FOR THE SAKE OF THE ONES

You” he said “are a terribly real thing in a terribly false world, and that, I believe, is why you are in so much pain” – Alice in Wonderland

Antananarivo. A major city. The capital and largest in Madagascar. It is the historical, political, economical, educational and cultural heart of the island. It has palaces, housing developments, markets, schools, universities, medical services and art venues. Tana has 2.1 million inhabitants, dominated by the Merina people with 18 Malagasy ethnic groups as well as Indian, European and Chinese residents. The Malagasy people are one of a kind, like nobody I’ve ever seen before. Beautifully unique and unexampled with their perfect mixture of African, Asian and European attributes (since the country is French colonial). Madagascar compares to no other African nation. Truly matchless, distinct and wonderfully diverse.

I’ll never forget my first drive through the streets of Antananarivo. It was dusk and the sun was hanging low in the sky almost touching the horizon. I was exposed to a world I had never imagined before. I could see vivacity, spirit, vitality but most strikingly and remarkably colour as we drove down the dusty roads. It was as if someone had splashed a paint brush of vibrant colours all over the city. Maybe God had poured out gallons and gallons of rich paint from heaven, drenching Madagascar like a rainstorm. Or my favourite notion, a wild explosion and wreckage of powder colour bombs showering the city in glow and colouration.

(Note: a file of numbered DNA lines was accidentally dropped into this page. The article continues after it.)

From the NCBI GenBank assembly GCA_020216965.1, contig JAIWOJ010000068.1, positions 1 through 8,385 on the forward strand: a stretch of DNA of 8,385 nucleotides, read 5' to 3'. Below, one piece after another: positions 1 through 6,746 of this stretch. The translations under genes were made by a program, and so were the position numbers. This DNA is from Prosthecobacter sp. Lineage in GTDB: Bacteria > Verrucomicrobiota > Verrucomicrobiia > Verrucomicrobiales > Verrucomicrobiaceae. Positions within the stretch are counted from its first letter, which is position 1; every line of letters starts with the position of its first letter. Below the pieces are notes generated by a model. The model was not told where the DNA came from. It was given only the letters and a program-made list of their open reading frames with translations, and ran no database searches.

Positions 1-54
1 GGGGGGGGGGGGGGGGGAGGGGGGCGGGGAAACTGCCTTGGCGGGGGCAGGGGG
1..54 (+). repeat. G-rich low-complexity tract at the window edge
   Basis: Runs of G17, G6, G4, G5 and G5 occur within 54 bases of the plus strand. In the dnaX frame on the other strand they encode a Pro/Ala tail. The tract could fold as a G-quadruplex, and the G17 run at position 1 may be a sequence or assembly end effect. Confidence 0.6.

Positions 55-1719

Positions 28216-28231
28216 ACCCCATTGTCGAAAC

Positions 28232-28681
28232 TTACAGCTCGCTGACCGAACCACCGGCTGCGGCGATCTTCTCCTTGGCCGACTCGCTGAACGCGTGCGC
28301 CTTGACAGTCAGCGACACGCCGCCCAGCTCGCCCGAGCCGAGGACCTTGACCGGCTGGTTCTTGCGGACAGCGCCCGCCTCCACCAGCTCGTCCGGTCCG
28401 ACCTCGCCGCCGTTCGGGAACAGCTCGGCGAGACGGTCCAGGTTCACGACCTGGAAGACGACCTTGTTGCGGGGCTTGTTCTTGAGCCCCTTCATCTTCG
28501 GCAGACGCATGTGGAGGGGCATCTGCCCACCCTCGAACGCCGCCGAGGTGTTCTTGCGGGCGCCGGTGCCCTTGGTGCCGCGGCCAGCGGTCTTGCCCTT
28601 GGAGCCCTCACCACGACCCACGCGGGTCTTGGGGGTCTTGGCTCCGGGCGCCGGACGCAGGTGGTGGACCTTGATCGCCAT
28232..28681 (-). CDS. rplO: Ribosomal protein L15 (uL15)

To put it simply, it was fascinating.

Like me, Tana was wide awake. It was bustling with people walking along the roadside markets; an aroma of zesty spices and tasty fried Malagasy delicacies; rhythmical music playing loudly; reckless drivers swerving on dirt roads, beeping and cursing to each other; young people sitting on the edge of the road with their shoes off; women stood faithfully by their stalls selling fish, chicken, fruit and vegetables; heavy carts being pushed up steep hills by workmen; the pavements and even the main road were overflowing and streaming with people walking freely.

My first view of Antananarivo was a true one – a restless and colourful city. However there is more to it than what meets the initial first look. I wish I could only tell you the good news, merely describe to you how enticing, exciting and  beautiful this city was to me. But honestly, that wouldn’t be the truth and honestly, that wouldn’t be reality. I could paint you a glossy picture of a tropical island and glaze over any imperfections and blemishes. Or I could write to you about a relaxing holiday or a traveller’s adventure but that would be deceiving. I could tell you about the weather or the best sights for tourists but then I would be missing the point. I could tell you about the nicest restaurants and the hottest beaches but that would make me oblivious. I could disguise, misrepresent, falsify or conceal the truth but that would make me dishonest. I could ignore the oppression but surely that would make me an oppressor too?

So for their sake I want to tell you how it really was. For the ones who cannot tell you for themselves. For the ones who have not been heard. For the sake of the ones.

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